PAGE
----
Banks have always opposed the abolition of fines for early repayment mortgages. They lost an easy source of income due to the abolition of the fine. Penalty for early repayment mortgages it is obscene because clients are actually penalized for behaving economically, paying their debts on time. Nowadays, when we constantly hear how it is Czech republic stewed in debts, executions etc., we should rather reward those people who pay their debts on time and not penalize them yet.
Decision Czech National Bank it was therefore right to cancel the fine. No price increase mortgages, which the banks threatened, did not occur because of him. However, some of the banks did not accept the new situation. Furthermore, they charge inattentive clients fines in the order of tens of thousands. At the same time, they use not entirely unambiguous legislation, which they interpret in their own way, contrary to its spirit, but also in conflict with moral and ethical principles. We should break down the debt culture in the Czech Republic, not encourage it to increase. This also applies to banks, which, of course, live largely on debt. Debt should always exist only when it is necessary for development economy.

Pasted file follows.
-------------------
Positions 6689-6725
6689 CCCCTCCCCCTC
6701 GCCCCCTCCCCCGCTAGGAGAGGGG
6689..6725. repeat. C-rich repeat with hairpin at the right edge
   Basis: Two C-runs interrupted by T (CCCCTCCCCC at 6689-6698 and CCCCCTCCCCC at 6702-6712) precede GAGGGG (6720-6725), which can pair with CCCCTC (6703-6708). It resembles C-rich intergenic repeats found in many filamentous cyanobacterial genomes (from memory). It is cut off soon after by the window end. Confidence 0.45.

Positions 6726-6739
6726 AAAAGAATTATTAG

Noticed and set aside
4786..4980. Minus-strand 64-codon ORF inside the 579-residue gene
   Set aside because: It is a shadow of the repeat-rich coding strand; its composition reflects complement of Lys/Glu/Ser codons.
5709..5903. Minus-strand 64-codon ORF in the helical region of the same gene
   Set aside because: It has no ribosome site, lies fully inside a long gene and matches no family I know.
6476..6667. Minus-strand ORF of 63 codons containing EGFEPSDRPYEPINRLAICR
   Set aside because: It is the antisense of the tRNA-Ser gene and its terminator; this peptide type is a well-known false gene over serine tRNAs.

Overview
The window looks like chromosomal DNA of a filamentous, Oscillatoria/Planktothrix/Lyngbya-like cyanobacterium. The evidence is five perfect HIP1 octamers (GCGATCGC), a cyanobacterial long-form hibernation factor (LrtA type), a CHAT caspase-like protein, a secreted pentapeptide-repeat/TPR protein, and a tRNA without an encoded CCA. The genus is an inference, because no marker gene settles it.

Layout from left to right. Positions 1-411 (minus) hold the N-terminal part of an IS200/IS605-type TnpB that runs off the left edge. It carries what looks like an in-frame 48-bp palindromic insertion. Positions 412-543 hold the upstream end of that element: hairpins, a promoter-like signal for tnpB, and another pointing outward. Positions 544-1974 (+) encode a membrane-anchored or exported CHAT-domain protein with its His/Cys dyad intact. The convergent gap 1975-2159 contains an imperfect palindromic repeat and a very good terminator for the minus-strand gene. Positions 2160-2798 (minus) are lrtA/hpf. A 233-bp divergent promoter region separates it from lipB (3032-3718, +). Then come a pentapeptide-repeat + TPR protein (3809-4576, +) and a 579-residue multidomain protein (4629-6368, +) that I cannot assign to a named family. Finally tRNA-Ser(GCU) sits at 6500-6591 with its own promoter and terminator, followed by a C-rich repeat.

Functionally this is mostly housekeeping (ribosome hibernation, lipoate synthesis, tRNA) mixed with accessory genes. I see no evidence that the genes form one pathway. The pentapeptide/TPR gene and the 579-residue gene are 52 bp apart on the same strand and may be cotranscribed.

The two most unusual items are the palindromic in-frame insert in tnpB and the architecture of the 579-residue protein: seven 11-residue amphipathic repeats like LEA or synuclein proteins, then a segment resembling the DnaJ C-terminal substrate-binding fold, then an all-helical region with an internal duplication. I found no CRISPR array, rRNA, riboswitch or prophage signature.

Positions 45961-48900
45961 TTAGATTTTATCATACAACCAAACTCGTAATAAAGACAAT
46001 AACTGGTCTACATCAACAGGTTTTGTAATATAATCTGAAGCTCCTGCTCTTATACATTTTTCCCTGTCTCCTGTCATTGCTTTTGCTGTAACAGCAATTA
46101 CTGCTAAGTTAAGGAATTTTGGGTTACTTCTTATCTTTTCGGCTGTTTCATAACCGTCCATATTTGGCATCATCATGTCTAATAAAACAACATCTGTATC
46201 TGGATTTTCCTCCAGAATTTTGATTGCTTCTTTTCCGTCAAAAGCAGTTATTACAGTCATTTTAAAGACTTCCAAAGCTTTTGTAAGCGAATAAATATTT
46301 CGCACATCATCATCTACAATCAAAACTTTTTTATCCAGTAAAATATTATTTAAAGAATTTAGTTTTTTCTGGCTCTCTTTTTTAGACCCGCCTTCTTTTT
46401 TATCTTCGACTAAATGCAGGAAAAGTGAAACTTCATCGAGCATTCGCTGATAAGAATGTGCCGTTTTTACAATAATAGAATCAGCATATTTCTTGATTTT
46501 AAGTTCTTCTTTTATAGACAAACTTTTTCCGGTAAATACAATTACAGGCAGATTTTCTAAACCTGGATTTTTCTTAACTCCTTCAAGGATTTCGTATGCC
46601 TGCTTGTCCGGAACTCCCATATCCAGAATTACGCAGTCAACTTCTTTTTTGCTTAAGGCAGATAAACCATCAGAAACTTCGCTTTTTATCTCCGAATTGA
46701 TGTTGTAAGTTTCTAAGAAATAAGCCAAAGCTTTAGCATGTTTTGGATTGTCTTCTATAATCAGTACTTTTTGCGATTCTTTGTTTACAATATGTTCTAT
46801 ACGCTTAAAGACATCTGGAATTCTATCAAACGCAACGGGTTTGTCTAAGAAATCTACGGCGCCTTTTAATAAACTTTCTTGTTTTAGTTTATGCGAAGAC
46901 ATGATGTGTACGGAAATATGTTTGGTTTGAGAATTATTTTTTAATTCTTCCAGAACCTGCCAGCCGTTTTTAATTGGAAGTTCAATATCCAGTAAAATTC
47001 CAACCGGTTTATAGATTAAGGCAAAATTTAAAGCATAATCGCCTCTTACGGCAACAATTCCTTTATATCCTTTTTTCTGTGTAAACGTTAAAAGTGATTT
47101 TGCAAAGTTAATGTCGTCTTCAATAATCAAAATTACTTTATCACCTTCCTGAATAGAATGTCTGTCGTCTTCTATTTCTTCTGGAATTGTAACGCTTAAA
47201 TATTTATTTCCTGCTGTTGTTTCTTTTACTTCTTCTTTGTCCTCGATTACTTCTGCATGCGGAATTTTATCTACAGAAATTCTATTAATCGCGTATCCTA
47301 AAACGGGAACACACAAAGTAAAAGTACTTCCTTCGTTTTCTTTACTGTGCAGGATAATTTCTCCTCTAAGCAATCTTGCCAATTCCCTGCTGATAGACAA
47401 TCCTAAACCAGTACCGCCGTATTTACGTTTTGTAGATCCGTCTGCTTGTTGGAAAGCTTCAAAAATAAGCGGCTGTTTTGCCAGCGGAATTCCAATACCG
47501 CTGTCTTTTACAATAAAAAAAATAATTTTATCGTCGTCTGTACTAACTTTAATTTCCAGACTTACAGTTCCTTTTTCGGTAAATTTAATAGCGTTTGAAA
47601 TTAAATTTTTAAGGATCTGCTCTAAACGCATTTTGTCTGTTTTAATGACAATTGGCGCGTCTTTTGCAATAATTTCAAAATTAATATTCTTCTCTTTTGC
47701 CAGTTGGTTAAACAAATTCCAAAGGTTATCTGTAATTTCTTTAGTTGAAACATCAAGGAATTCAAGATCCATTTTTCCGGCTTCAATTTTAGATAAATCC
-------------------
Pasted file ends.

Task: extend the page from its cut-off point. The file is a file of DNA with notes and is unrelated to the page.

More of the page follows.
The client should not like the fine for early repayment. The average has been declining recently interest rate mortgages, so many clients repay early mortgages at one bank, taking at the same time mortgage at another bank, at a lower interest rate. Some banks try to make this so-called refinancing more difficult for clients with a fine for early repayment. Even in this case, the fine is unfair because it is against the principles of healthy competition. Banks have to compete with each other by how low the client’s rate can be mortgages set, and not the amount of fines.
Therefore, if the client records the costs associated with early repayment mortgages counting more than just a hundred crowns, he should contact and tell the bank, for example, that he will deal with the whole matter with his lawyer. Or with a non-profit organization to help over-indebted people. In such a case, the bank usually “jerks” and significantly reduces the fine.